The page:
Holder’s Questionable Track Record on Corruption
Daphne Eviatar calls Eric Holder “a safe choice” for attorney general, and Matt DeLong writes that few would consider him “unqualified.” Well, let me play devil’s advocate and present a more critical view of his record — specifically, his tenure as the U.S. attorney for the District of Columbia from 1993 to 1997.
In March 1997, the Washington City Paper published an in-depth profile of Holder and concluded that although popular, he had done little to crack down on one of the city’s biggest problems — widespread public corruption.
Stephanie Mencimer, author of the profile, wrote:
“For all the love Holder has engendered in the community as U.S. Attorney, he has had precious little impact on the city’s endemic municipal corruption. [Ex-convict and Mayor Marion] Barry has returned to his old tricks, nudging contracts and city jobs to old cronies and new girlfriends. Holder is apparently leaving, and he hasn’t thrown a punch.”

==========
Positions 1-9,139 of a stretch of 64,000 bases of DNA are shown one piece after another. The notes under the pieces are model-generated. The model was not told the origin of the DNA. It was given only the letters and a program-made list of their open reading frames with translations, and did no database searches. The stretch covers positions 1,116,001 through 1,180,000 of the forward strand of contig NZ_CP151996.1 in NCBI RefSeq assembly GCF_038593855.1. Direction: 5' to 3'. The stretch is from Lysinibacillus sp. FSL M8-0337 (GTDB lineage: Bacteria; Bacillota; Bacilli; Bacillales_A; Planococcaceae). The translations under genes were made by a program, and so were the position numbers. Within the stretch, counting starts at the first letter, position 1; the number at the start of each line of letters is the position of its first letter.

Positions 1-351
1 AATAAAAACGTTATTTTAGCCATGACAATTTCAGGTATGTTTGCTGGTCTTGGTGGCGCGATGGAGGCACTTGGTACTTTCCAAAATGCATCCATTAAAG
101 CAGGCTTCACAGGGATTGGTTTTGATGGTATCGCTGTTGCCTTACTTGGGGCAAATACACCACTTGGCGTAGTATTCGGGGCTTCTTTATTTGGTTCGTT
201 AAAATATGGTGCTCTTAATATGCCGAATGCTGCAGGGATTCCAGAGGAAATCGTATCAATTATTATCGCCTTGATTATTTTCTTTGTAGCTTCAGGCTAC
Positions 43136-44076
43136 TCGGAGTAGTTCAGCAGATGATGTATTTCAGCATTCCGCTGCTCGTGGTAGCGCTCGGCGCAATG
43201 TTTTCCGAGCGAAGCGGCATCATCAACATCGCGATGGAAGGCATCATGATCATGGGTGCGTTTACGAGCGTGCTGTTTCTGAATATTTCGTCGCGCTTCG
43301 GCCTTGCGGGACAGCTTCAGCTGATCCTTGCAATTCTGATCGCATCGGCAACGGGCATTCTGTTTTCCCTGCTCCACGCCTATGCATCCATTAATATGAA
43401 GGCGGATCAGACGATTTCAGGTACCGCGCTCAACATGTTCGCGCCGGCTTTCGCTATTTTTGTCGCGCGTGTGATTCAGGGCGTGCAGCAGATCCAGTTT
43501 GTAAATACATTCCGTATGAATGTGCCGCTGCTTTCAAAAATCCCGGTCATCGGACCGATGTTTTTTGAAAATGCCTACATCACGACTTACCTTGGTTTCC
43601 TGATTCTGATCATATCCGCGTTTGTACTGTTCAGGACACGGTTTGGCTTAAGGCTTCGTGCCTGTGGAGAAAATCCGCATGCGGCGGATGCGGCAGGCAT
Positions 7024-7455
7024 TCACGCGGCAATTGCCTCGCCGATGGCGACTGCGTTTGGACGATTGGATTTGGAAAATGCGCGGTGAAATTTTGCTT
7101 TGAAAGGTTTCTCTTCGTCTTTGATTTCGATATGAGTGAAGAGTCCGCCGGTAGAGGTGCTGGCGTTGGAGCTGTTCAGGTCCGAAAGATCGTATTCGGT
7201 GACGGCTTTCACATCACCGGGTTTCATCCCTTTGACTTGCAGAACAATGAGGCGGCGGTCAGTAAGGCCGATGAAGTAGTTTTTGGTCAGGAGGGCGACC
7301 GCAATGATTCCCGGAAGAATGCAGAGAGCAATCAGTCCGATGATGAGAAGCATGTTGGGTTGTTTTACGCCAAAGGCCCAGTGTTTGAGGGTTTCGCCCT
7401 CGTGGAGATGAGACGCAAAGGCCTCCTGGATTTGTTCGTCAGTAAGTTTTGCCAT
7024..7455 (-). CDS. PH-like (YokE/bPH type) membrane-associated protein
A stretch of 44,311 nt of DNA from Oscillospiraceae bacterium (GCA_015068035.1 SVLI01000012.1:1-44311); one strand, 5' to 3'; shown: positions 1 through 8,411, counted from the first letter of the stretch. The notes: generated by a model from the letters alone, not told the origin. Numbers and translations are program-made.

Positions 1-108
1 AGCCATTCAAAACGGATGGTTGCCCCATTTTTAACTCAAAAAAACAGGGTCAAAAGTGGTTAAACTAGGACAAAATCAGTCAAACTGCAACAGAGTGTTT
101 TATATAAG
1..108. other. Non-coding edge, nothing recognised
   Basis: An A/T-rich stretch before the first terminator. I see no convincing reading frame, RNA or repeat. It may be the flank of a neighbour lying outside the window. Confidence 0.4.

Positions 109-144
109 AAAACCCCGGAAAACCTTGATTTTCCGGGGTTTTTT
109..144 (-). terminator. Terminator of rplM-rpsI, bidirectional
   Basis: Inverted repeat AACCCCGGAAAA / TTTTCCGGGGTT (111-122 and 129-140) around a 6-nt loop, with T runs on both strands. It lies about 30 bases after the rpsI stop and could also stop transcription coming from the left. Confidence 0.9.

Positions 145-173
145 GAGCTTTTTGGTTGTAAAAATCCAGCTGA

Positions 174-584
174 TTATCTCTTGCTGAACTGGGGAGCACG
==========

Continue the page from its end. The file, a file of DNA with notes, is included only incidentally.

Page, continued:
Mencimer rattled off a list of investigations into government corruption and fraud on Holder’s watch and lamented, “Not one of these cases has resulted in an indictment so far.”
Mencimer went on to quote city councilwoman Kathy Paterson, who complained, “If [Holder] left tomorrow, I don’t think the D.C. government would be any stronger for his having been there. There comes a time when you have to say, ‘What’s your track record?’”
Today, the City Paper’s Ted Scheinman examines Holder’s record on corruption under the headline “A.G. Appointee Eric Holder Soft on Corruption.” He is right in pointing out that Holder’s role in President Bill Clinton’s pardon of Marc Rich deserves some scrutiny, but his headline strikes me as a bit strong. (Scheinman is also my roommate, so I suspect we’ll debate this amply tonight.)
If the reports are correct, we’ll see how all of this plays out in the confirmation hearings.